Wigspert of Atlanta 1

Restoring Confidence, Making Lifelong Friendships

Would you be surprised to learn that women would prefer gaining weight to losing their hair, especially if it’s permanent hair loss? Weight can be lost, but when hair’s gone, it’s gone.

“Hair loss stinks for any reason!” says Rebecca Walden, a Brookhaven resident, proclaimed “Wigspert of Atlanta” by a client, one of many whom she has helped feel more beautiful. Her clients include cancer patients, whose hair loss is typically temporary, and women with alopecia or another physical condition that results in permanent hair loss.

Parker Hammond is a beautiful 16-year old North Atlanta High School junior, with long blond hair, diagnosed in May with early onset alopecia, an autoimmune skin disease resulting in hair loss. After months of feeling low and frustrated, she beamed with confidence brushing her new wig, showing off  her “new” look, which actually looks exactly like her beautiful self! Her mother fought back tears of relief and joy. “I am so glad to have my daughter back.” They were at the Steve Hightower Hair Salon in Buckhead where Rebecca is now happily based. Steve was combing Parker’s new hair, showing her how to brush the bangs softly to frame her adorable face. “If it looks good, I feel good,” she says. “It’s so lightweight!”

For Parker and all of Rebecca’s clients with permanent hair loss, Rebecca is a friend for life. She makes them feel confident every time they step out the door. You’ve probably seen some of Rebecca’s clients up close and personal in the past and never even suspected the woman was wearing a wig.

Wigs, particularly among caucasian women, are viewed as a last resort when they experience hair loss. “We only see bad wigs. There are people all around you every day, and that’s not their hair! We only notice bad wigs, so we feel negatively about the word wig,” says Rebecca.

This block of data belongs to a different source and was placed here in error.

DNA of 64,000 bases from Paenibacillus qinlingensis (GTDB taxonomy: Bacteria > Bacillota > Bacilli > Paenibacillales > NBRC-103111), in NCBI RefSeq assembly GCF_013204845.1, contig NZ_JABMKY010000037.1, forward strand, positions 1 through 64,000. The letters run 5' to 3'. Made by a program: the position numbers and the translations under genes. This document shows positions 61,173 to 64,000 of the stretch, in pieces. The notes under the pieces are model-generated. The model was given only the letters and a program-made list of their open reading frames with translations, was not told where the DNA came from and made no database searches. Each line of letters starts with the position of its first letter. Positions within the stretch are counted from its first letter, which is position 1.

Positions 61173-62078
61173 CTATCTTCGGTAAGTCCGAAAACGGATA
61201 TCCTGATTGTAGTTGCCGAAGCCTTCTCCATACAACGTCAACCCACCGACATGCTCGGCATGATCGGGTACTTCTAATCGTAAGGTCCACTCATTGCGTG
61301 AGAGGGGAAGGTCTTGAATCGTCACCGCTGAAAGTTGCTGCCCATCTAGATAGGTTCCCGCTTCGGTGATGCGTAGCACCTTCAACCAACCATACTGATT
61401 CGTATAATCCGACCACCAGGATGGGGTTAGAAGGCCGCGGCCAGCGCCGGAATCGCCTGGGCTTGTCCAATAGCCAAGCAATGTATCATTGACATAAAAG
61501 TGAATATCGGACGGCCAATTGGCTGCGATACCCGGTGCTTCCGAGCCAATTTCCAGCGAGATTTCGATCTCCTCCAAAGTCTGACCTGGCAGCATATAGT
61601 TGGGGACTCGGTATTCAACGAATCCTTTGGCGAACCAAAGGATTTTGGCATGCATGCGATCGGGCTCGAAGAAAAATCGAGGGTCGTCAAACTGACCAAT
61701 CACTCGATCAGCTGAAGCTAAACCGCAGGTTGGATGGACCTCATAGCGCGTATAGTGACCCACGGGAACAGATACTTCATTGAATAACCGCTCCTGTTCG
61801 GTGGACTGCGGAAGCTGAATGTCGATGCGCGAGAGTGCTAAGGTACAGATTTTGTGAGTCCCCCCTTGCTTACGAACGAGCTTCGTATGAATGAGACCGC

“There is some stigma, true, but most people have no idea I am wearing one,” says Lori Raney, of Honeycutt Creed furniture design in Buckhead. “As a mother of six, my hair was thinning significantly and six years ago I found Rebecca. My new hair has become a part of me.”

“Rebecca is remarkably and uniquely gifted to do what she does,” says Lisa Simmons of Roswell, who also received a cancer diagnosis. “It takes a very special person to remain upbeat and encouraging while dealing with people’s fear and anxiety.  She is more than a wig consultant – she is a therapist in leather pants and crazy jewelry.”

Rebecca’s  goal is to create the image women are familiar with when they look in the mirror. “Most of my clients just want to look like themselves,” she says. “Working with me is not a make-over experience—it’s a continuation of their lives as they know them and love them.”

Walden is a board member of the Georgia Breast Cancer Coalition Fund and enjoys hanging out with her husband Lance in Brookhaven, “usually at the bar at Smash in Town Brookhaven – it’s just the perfect place to meet friends!” That is never a problem for the Wigspert of Atlanta.